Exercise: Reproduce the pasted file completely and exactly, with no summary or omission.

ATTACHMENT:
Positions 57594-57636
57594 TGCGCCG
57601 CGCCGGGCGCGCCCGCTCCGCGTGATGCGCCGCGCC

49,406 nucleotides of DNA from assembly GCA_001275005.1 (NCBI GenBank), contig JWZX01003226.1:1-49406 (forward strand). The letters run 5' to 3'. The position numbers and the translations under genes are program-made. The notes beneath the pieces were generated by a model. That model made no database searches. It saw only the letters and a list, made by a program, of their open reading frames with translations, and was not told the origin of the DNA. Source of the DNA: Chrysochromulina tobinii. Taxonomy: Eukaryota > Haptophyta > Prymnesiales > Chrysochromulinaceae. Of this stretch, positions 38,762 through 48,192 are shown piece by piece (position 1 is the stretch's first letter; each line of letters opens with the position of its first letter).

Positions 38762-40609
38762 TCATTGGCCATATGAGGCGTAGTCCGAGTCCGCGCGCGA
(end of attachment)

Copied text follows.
Positions 57594-57636
57594 TGCGCCG
57601 CGCCGGGCGCGCCCGCTCCGCGTGATGCGCCGCGCC

49,406 nucleotides of DNA from assembly GCA_001275005.1 (NCBI GenBank), contig JWZX01003226.1:1-49406 (forward strand). The letters run 5' to 3'. The position numbers and the translations under genes are program-made. The notes beneath the pieces were generated by a model. That model made no database searches. It saw only the letters and a list, made by a program, of their open reading frames with translations, and was not told the origin of the DNA. Source of the DNA: Chrysochromulina tobinii. Taxonomy: Eukaryota > Haptophyta > Prymnesiales > Chrysochromulinaceae. Of this stretch, positions 38,762 through 48,192 are shown piece by piece (position 1 is the stretch's first letter; each line of letters opens with the position of its first letter).

Positions 38762-40609
38762 TCATTGGCCATATGAGGCGTAGTCCGAGTCCGCGCGCGA